How do you want to be remembered? What would you share with your grand children before you pass on? If you tell them a story or two, will they listen?...But if you do tell them a story or two, they will remember.
Today you are living the story that tomorrow might be part of your legacy. Let others decide whether your life story was worth telling or repeating; but if you don’t provide the raw material for your legacy, all but a very few famous persons, with the aid of biographers, will have little or nothing that will endure beyond our lifetimes. So, if not you, who? If not now, when?
Thus, very reluctantly, the would-be teller of tales who calls himself The Footloose Forester does fervently hope that interested readers might find something worthwhile in a few of the 65 stories that he posted in 2013. Since he normally writes in the “stream of consciousness mode” to kick-start his stories, there was never a conscious effort to meet a goal by writing with only certain themes in mind. Nonetheless, a few distinct themes can be deduced in the list below. These, then; are his 2013 personal favorites because they are his personal memories, as follows:
REMEMBERING THE DISTANT PAST
1) My Best Christmas Present, Ever
2) Haunting Memories Of Wars Past
3) Heroes We Have Known
4) Looking Back With Mixed Emotions And Memories
5) Nostalgia Is Easier To Do These Days
7) We May Never Meet Again
PEOPLE WHO TOUCHED OUR LIVES
1) Duty Roster
2) Escape From Laos
3) Tiger Dao’s Burial
4) These Stones Will Never Wilt
5) Gifts Of Finest Wine
6) France Revisited
REMEMBERING THE WORKING YEARS
1) Fish Bait Or Shark Bait?
2) Working As A Career
3) Sleeping In Graveyards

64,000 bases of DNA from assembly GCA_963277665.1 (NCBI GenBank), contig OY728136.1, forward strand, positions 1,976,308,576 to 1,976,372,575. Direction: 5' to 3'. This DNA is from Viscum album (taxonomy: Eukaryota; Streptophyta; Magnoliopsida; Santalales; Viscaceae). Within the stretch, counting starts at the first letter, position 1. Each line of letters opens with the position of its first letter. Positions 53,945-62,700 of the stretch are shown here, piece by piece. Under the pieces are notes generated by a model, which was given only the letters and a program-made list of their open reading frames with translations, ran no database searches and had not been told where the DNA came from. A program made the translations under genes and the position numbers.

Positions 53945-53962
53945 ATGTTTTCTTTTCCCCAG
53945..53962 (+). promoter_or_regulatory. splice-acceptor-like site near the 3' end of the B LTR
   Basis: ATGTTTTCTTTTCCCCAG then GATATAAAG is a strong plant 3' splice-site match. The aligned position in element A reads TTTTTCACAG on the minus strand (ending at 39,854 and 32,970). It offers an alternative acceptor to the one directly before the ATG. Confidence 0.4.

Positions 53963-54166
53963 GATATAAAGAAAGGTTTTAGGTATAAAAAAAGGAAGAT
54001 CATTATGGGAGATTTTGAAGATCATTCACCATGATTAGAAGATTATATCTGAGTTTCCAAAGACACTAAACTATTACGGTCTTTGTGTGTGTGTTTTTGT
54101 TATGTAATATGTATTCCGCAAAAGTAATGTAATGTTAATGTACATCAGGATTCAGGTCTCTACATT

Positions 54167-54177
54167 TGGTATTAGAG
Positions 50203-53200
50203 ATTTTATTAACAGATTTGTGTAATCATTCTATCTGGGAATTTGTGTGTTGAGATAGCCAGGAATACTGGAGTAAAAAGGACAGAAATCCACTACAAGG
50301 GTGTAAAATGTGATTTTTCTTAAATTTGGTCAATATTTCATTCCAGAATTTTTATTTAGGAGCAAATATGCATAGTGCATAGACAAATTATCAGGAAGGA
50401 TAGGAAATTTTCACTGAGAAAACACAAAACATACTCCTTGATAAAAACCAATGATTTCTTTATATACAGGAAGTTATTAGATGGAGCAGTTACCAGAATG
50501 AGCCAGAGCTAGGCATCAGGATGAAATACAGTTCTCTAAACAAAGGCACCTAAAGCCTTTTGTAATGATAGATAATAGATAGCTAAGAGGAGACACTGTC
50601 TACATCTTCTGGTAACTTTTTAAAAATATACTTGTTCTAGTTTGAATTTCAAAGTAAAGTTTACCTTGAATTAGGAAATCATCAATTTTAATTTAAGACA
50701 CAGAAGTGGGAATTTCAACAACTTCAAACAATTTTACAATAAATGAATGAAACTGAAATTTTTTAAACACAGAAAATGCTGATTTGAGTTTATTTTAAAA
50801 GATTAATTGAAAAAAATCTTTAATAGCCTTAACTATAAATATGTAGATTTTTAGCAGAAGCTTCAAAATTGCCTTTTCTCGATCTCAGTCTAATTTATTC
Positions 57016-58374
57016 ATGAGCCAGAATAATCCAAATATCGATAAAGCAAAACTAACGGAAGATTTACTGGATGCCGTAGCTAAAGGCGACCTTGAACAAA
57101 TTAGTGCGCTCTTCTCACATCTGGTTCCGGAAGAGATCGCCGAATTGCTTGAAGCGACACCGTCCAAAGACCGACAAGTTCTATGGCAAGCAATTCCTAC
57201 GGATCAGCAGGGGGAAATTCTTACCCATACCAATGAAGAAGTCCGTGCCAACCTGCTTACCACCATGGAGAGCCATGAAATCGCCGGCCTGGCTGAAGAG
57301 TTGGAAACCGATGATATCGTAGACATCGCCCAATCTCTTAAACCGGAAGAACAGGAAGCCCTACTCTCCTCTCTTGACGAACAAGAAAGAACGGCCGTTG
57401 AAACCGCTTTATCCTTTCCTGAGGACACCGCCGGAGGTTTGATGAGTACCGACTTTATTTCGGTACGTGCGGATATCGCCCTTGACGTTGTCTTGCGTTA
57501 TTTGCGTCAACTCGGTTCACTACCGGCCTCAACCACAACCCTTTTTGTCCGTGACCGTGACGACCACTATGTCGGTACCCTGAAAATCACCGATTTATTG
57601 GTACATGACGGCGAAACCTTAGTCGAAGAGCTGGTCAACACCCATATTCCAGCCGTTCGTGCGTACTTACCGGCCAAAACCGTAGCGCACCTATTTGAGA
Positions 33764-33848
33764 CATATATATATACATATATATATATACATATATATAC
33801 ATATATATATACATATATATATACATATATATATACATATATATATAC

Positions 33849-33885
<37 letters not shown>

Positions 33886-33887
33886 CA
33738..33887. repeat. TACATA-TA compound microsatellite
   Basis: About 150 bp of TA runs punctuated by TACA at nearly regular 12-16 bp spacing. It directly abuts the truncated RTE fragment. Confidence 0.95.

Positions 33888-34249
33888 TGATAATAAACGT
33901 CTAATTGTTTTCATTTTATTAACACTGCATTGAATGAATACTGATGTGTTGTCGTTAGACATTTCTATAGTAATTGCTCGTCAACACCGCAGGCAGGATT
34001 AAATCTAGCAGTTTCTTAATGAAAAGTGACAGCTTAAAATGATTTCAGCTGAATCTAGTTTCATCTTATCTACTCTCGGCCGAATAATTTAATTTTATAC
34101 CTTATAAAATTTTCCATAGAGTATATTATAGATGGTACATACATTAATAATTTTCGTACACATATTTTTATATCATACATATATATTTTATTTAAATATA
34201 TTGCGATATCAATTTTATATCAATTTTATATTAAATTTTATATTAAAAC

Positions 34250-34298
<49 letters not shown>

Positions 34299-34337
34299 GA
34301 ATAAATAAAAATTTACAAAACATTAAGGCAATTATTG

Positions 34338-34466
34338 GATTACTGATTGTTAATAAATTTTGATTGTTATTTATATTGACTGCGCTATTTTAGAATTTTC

4) Bath Time…On the road…again!
5) On The Ground…again!
1) Five Principles To Live By
2) Five Things That Never Shook Loose From My Core Beliefs
About the author
I appreciate your point of view, and believe it has a great deal of merit. One of the great things that come out of such a method requires one to be move observant. In this development along, one comes up with feelings, experiences, and values that can and should be pass on. Thanks,
The value of the written record is often useful in settling arguments or in correcting the timeframe of certain events. My spouse and I disagreed about the date of death of her favorite aunt, who passed away in Switzerland in late 2013. My beloved wife remembers the passing as a few days after we returned from Europe in early November. In the chronicle entitled "Five Languages at Lunch" I appended a comment shortly after her passing on 2 December 2013, although the original chronicle was postmarked as written at that time; and this notation about the disagreement took place on 13 August 2016. Legacy stories are best remembered when they are recorded accurately.
The chronicle with an appended note about the passing of Ba Xuan was "Duty Roster", not "Five Languages at Lunch" as noted above. Her family gave her passing as 2 December 2013.